Road bike or gravel bike? The new Wilier Rave SLR says yes to both

The new Wilier Rave SLR comes in both road and gravel builds, with prices starting at £8,680 / €8,300

Wilier Rave SLR gravel bike photographed against a rocky background

The Wilier Rave SLR is an all-new carbon gravel bike that is available in either an all-road or gravel option. Heavily inspired by the brand’s performance road bikes, the Rave SLR ups tyre clearance to 42mm and blends racing with gravel geometries.

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The Rave SLR will be available in a variety of complete builds with different groupsets, cockpits and wheels available to adapt it from a gravel machine to an all-road bike. Complete bikes are available in 1× or 2× builds with groupsets from Shimano, SRAM or Campagnolo.

Wilier’s Rave SLR is unashamedly high end, with superbike pricing to match. The least expensive bike in the range from Wilier Triestina is built with Campagnolo Ekar, a carbon bar and Campagnolo Shamal wheels, and will set you back £8,680 / €8,300.

The priciest is the road-specific version of the bike, at £11,350 / €11,000, which is fitted with the new Shimano Dura-Ace Di2 R9200 12-speed groupset.

So far we know what wheels and groupsets will be specced on the new Rave SLR, but Wilier has said full specifications are subject to last-minute change due to continued supply chain issues.

One frame, two bikes?

Regardless of whether you opt for the gravel or all-road version of the Rave SLR, underneath the finishing kit and components is the same carbon fibre frameset.

Wilier says the Race frameset uses the same construction as the Filante SLR and the Wilier 0 SLR, which sees carbon fibre mixed with liquid crystal polymers in order to create what the brand claims is a lightweight and reactive frame.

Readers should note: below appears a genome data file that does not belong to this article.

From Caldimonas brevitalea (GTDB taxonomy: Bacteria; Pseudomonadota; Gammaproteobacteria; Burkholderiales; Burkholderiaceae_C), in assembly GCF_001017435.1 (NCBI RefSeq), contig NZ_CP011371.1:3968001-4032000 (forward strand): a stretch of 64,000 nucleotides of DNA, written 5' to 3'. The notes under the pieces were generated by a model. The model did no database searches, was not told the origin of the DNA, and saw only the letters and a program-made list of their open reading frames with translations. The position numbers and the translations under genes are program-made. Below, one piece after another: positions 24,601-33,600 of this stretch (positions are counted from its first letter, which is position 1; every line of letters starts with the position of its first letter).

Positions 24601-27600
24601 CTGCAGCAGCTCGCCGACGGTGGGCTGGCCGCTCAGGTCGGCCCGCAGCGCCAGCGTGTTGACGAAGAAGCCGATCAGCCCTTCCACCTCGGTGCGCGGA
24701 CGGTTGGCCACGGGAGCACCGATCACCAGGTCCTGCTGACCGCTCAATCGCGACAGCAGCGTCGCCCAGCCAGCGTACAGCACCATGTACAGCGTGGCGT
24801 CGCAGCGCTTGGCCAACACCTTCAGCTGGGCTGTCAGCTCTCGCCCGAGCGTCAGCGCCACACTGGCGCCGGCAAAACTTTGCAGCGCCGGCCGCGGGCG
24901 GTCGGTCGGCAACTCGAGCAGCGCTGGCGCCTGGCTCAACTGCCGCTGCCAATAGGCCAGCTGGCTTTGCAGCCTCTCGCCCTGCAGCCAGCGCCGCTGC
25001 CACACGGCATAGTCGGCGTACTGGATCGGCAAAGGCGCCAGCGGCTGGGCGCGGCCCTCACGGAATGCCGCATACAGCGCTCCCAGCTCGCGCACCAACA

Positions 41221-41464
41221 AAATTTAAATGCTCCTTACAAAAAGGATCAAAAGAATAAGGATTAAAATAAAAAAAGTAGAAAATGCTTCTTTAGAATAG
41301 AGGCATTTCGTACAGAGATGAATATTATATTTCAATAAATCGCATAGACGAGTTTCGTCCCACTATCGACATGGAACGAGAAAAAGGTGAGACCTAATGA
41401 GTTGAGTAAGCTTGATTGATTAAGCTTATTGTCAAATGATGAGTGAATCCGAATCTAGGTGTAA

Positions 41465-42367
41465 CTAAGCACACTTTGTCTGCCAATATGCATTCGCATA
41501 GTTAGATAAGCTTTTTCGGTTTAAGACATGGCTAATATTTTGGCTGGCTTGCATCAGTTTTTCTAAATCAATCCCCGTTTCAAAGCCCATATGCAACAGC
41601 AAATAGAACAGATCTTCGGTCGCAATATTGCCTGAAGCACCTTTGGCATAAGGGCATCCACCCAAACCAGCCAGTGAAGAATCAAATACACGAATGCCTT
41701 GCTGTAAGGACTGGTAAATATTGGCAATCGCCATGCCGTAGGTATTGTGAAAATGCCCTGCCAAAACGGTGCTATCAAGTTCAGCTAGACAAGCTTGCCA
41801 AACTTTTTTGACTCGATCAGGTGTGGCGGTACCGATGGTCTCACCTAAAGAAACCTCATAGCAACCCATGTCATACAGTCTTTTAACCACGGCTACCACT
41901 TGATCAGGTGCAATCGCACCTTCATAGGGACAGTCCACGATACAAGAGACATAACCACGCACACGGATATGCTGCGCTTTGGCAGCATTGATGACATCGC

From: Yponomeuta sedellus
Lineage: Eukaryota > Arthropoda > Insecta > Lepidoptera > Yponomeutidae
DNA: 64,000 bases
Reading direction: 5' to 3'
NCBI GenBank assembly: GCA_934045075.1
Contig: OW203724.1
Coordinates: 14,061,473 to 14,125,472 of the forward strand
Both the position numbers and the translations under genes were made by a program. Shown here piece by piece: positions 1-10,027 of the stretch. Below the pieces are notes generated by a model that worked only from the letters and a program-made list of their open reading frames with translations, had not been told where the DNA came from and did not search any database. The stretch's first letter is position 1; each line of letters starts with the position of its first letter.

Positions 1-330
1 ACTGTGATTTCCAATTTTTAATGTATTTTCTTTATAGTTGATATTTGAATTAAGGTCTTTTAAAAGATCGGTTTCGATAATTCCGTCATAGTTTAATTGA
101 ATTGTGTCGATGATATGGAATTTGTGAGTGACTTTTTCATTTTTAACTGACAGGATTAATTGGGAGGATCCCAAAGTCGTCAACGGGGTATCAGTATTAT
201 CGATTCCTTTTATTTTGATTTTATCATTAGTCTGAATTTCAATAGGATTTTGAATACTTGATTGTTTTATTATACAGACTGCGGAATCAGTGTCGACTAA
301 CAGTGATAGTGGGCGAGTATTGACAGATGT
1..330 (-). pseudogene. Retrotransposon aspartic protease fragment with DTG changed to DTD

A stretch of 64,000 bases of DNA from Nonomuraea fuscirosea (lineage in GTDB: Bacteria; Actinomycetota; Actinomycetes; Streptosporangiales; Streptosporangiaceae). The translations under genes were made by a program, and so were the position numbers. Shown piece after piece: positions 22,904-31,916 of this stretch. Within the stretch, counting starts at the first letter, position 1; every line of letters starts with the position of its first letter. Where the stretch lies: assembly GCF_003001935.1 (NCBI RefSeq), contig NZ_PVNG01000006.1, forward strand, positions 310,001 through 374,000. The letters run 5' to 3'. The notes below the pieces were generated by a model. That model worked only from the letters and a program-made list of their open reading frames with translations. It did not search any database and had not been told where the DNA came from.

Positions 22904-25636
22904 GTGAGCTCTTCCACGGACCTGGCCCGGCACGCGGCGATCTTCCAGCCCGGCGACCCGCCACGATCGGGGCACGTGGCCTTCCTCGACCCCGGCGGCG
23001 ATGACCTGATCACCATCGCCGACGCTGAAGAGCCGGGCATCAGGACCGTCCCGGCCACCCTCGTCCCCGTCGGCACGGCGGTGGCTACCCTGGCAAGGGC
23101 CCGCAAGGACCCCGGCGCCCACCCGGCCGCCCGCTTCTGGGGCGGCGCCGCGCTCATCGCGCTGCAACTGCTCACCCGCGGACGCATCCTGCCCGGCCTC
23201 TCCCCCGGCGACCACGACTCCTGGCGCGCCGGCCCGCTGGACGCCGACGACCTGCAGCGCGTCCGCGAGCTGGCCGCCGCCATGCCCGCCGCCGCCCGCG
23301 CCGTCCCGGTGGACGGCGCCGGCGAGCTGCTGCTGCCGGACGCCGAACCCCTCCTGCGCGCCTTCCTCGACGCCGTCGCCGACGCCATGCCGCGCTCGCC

The result is a claimed weight of 950g for the frame and 415g for the fork in an unspecified spec and size. This isn’t a great deal heavier than the Filante SLR, which has a claimed frame weight of 870g.

Wilier Rave SLR geometry

For the Rave SLR, Wilier says it started with its established road race bike geometry then introduced aspects of its gravel and endurance geometries.

The result is a 71-degree head tube and 74-degree seat tube for a size medium, which for a point of comparison, is slightly more relaxed and gravel-friendly than the new and similarly endurance-inspired BMC Roadmachine X.

Compared to its road race bikes, Wilier has also increased stack height and reduced reach on the Rave SLR to provide a more comfortable fit.

Chainstay length varies across the six sizes (XS to XXL) from 421mm to 427mm. The wheelbase figure also ranges from 997mm in an extra small to 1,051mm in an extra-large.

Seat tube angle (degrees)7574.57473.57372.5
Head tube angle (degrees)7070717171.572
Chainstay (mm)421422423423425427
Seat tube (mm)450480500520540560
Top tube (mm)510527545561579597
Head tube (mm)98118134154172190
Wheelbase (mm)9971,0121,0171,0311,0411,051
Stack (mm)513532551570589608
Reach (mm)370377384391398405

Rave SLR details and differences

The Rave borrows many details from Wilier’s race bikes, including a D-shaped seatpost.